The growing friendship between Russia and Turkey in recent years was a problem for Europe. But their recent bust-up – after Turkey shot down a Russian fighter jet over Syria in November 2015 – is an even bigger one.
The two countries were drawn together in the last decade by growing economic ties and the rapport between their strongman leaders, threatening to create an anti-Western axis on Europe’s borders. But the downing of the jet thrust them into a confrontation that could spiral into proxy war in Syria and damage Europe’s effort to cope with the refugee crisis, according to a new paper from the European Council on Foreign Relations.
“With friends like these: Turkey, Russia, and the end of an unlikely alliance”, argues that Europe can’t afford for their conflict to grow more intense. The Syrian war, the refugee crisis, and the Kurdish question are deeply intertwined. And Turkey is not only a NATO member and EU candidate, but a key part of planned Russian energy routes to Europe.
Tensions first began to rise as the one-time friends were sucked into the regional struggle for Syria – while Russia backed Assad, Turkey agitated for regime change. As the alliance unravelled, Moscow broke the silent pact that neither side would support the other’s separatists, and made moves to befriend the Kurds. For its part, Ankara slunk back towards NATO and the West.
An all-out clash between two major powers on Europe’s borders is not in anyone’s interest. The chance of a direct military confrontation between the two powers has receded – for now – as Turkish forces avoid Syrian airspace and Ankara moderates its ambitions for regime change. Still, a return to normal will take a long time.
Europe should take this chance to push Turkey in the right direction – back towards democracy and European values, and away from Russian-style nationalism and crony capitalism. The paper argues that Europe should work to draw Turkey back into its sphere, building on the refugee deal and visa liberalisation, and encourage Ankara to diversify its energy supplies away from Russia.
At the same time, Europe should increase its role in the Syria talks, helping to de-conflict Russian and Turkish actions in the country. It should develop its own Kurdish policy, facilitating talks between Turkish and Syrian Kurdish forces, to help reduce tensions within Turkey and ensure that Europe is not left out of the high-stakes game that the US and Russia are playing in the region.
Author Asli Aydintasbas said:
“Turks and Russians have found the perfect enemy in one another, providing an excuse for their overseas adventures. For Russians, Turkey is once again ‘the sick man of Europe’ – a term Tsar Nicholas I coined for the Ottomans before the Crimean War– that needs to be reminded of its limitations. For Turks, Russia provides a convenient excuse not to own up to its mistakes on the Kurdish issue and its failing Syrian policy.”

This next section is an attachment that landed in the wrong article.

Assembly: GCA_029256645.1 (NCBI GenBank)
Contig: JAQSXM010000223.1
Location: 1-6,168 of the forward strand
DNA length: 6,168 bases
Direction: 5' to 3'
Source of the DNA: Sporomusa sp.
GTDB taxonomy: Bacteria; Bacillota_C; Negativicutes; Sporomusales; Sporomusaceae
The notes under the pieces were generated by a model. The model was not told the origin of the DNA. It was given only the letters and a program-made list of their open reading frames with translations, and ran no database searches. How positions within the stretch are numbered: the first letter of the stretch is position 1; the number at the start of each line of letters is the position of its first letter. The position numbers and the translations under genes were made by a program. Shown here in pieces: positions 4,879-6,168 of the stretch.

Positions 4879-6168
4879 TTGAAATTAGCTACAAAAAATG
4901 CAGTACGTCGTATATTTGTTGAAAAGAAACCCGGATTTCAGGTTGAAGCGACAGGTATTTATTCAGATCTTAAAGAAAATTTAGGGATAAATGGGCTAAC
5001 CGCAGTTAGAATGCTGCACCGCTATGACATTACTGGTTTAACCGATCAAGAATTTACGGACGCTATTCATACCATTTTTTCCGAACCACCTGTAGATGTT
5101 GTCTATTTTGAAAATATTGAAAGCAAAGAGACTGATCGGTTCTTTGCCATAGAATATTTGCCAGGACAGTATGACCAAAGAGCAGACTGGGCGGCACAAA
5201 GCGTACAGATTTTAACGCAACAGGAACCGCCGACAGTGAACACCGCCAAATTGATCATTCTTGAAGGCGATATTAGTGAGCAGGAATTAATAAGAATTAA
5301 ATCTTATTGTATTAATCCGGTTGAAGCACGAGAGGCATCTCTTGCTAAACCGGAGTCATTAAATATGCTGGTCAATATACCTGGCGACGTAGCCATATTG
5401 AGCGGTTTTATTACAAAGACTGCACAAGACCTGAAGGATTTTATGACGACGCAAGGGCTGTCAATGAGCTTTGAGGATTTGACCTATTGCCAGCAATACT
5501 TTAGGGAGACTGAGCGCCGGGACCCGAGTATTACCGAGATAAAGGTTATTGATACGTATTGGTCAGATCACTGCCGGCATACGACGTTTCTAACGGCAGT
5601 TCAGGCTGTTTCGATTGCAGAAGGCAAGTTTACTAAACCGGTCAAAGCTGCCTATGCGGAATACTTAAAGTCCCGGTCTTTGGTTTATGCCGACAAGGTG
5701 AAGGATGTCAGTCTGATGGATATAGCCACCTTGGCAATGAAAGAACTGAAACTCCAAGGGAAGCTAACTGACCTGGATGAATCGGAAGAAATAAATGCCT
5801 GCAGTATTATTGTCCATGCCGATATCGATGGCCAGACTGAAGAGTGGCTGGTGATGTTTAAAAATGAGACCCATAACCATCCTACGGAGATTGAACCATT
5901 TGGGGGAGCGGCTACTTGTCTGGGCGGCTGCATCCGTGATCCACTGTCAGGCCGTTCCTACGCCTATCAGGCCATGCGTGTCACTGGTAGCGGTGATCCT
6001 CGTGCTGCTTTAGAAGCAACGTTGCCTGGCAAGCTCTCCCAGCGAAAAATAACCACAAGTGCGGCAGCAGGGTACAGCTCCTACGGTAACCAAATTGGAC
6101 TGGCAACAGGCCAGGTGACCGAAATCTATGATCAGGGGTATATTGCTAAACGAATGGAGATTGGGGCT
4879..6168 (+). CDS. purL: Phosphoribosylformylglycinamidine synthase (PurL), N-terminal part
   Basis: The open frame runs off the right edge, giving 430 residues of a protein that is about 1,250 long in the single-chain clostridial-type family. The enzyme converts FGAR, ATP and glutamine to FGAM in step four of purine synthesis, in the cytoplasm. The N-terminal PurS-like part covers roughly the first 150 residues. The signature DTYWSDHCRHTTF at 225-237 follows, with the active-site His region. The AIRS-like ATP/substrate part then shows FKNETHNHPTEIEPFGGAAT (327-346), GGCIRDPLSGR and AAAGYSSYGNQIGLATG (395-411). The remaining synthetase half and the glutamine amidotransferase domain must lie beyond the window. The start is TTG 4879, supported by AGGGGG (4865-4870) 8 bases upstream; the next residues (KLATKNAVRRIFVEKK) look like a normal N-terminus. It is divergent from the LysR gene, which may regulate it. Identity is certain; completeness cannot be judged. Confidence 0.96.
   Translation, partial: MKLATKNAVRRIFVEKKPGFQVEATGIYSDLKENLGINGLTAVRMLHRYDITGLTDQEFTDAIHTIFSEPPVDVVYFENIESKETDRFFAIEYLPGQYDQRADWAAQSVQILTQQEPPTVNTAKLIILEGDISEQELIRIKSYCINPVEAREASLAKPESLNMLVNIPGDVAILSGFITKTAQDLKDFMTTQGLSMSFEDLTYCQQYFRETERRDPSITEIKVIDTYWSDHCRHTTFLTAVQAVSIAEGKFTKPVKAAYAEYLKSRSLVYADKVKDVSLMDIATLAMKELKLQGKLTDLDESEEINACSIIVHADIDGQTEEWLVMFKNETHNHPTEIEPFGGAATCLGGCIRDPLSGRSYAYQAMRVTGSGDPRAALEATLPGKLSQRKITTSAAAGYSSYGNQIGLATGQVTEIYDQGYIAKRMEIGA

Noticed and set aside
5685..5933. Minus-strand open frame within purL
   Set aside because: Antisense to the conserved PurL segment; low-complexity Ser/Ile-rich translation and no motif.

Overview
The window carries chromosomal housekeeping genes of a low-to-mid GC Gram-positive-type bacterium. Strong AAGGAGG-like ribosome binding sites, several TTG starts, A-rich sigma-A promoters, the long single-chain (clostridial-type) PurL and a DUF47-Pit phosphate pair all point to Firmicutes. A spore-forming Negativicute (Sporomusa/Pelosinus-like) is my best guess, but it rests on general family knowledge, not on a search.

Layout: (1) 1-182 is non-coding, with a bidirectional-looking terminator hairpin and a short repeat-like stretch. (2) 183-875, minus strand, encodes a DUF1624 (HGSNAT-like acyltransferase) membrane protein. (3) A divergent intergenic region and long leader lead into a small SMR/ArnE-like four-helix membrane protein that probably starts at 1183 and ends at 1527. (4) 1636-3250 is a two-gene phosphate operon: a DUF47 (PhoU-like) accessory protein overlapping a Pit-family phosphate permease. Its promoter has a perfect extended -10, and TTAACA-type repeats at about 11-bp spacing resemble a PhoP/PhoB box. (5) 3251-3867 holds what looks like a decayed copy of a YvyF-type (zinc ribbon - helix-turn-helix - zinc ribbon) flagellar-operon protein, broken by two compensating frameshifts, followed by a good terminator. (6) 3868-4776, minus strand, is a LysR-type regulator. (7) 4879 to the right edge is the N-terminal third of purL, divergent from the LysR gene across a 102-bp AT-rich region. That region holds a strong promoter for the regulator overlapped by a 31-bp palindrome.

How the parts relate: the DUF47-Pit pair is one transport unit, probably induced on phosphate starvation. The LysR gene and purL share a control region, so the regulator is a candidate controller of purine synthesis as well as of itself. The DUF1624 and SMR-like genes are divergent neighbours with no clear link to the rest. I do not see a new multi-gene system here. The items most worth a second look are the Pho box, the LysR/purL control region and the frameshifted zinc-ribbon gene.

“A reconciliation is unlikely in the short term, barring a public mea culpa by Erdoğan or a major reversal in his Syria policy, dropping plans for regime change and the creation of opposition-controlled zones. Efforts to de-escalate are evident in both Ankara and Moscow – but Syria remains a quicksand that could engulf both powers. No one can guarantee that Russia would not shoot down a Turkish fighter jet tomorrow if one flew over Syrian territory. But a more likely scenario is avoidance, a gradual return to economic activity, and over the next few years, begrudging acceptance of one another.”
“Europe has a vested interest in Turkey’s economic well-being, stability, and political model, as it is a significant NATO ally and a candidate for EU membership. Turkey’s burgeoning alliance with Putin’s Russia was an unrecognised problem for Europe because it meant the rise of a consciously illiberal axis that positioned itself as an alternative to the European model. However, Turkey’s falling out with Russia has not resulted in Ankara’s immediate return to European values.”
“Europe also has much at stake in the Syrian conflict, given the impact of the refugee crisis. This is particularly the case in northern Syria, where the Turkish-Russian rivalry is playing out and the US is focusing its efforts against ISIS. However, Europeans are largely absent from the international debate on Syria. Europe should start thinking about bringing stability to the country, not just counting the number of refugees.”
The European Council on Foreign Relations does not take collective positions. This paper, like all publications of the European Council on Foreign Relations, represents only the views of its authors.